When the sun broke over the western Pacific Monday morning the crews of Pegasus, Chance and Pyewacket looked out on tranquil seas and saw . . . Pegasus, Chance and Pyewacket. The three super sleds were within three miles of one another virtually drifting in winds too light for stretching their legs or even dreaming of setting a record in the 41st Transpacific Yacht Race.
There was barely a breath of air but a rambunctious start punctuated by a protest Sunday as the last 12 boats set sail in the 41st Transpacific Yacht Race.
Some of the newest and fastest monohull sailboats in the world will start the 41st Transpacific Yacht Race to Hawaii Sunday, but for human drama they may not be able to match their smaller colleagues who started Saturday.
The smallest boat in the 41st Transpacific Yacht Race to Hawaii will be Dan Doyle’s 30-foot Two Guys On the Edge, which will start with the Division III and IV fleets Saturday at 1 p.m. off the Palos Verdes Peninsula.
The morning roll call of Transpacific Yacht Race competitors was interrupted Thursday when Stardust reported an unusual incident. Peter and Patricia Anderson’s Wylie 46 from Laguna Beach, Calif. had just hit a whale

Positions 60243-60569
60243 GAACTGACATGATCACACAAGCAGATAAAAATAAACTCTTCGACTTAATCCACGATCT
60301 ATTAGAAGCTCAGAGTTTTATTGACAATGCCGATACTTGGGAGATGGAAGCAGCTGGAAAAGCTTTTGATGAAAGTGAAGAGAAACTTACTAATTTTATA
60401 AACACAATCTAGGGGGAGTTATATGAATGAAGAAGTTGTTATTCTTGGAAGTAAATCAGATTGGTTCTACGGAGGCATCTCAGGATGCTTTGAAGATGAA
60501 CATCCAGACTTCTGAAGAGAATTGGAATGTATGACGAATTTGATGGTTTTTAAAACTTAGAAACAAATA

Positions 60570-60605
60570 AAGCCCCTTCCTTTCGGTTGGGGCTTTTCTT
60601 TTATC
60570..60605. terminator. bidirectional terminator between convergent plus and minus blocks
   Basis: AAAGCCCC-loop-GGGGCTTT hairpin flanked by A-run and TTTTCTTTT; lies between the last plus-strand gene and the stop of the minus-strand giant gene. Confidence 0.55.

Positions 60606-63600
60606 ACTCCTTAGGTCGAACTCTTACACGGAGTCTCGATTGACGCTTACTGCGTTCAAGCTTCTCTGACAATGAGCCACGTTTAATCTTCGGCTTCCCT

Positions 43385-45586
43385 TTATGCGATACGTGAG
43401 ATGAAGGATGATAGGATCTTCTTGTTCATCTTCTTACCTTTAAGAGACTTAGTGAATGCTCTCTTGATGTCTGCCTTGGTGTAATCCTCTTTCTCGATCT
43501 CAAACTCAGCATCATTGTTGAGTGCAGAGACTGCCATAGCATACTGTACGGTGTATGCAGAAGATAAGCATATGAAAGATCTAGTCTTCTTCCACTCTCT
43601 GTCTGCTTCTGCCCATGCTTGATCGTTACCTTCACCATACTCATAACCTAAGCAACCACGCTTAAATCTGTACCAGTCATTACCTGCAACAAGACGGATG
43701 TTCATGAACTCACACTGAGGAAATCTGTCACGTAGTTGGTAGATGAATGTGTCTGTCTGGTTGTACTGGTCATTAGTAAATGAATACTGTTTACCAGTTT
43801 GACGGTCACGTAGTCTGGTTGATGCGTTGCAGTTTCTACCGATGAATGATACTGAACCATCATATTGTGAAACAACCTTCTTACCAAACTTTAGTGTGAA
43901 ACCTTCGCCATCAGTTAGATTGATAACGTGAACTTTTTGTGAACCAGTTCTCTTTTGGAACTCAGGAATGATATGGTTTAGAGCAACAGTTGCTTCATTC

At the first windward mark of the day’s second race, Alexandra Geremia’s Crocodile Rock, sharing first place with John Kilroy’s Samba Pa Ti at the time, crashed into Mike Condon’s Endurance to knock the latter boat out of the regatta with two races remaining Sunday.
Philippe Kahn, the California-based technology entrepreneur who in the last two years has come out of the clear blue to become a major force in the sport of yacht racing, gives sailing its own version of Mark Cuban. Like Cuban, the owner of the Dallas Mavericks of the National Basketball Association, Kahn has earned vast…
Philippe Kahn and his crew on Pegasus crossed the line first in the Miami Regatta long distance race, the final race of the first part of the Farr 40 One Design Admiral’s Cup Trials.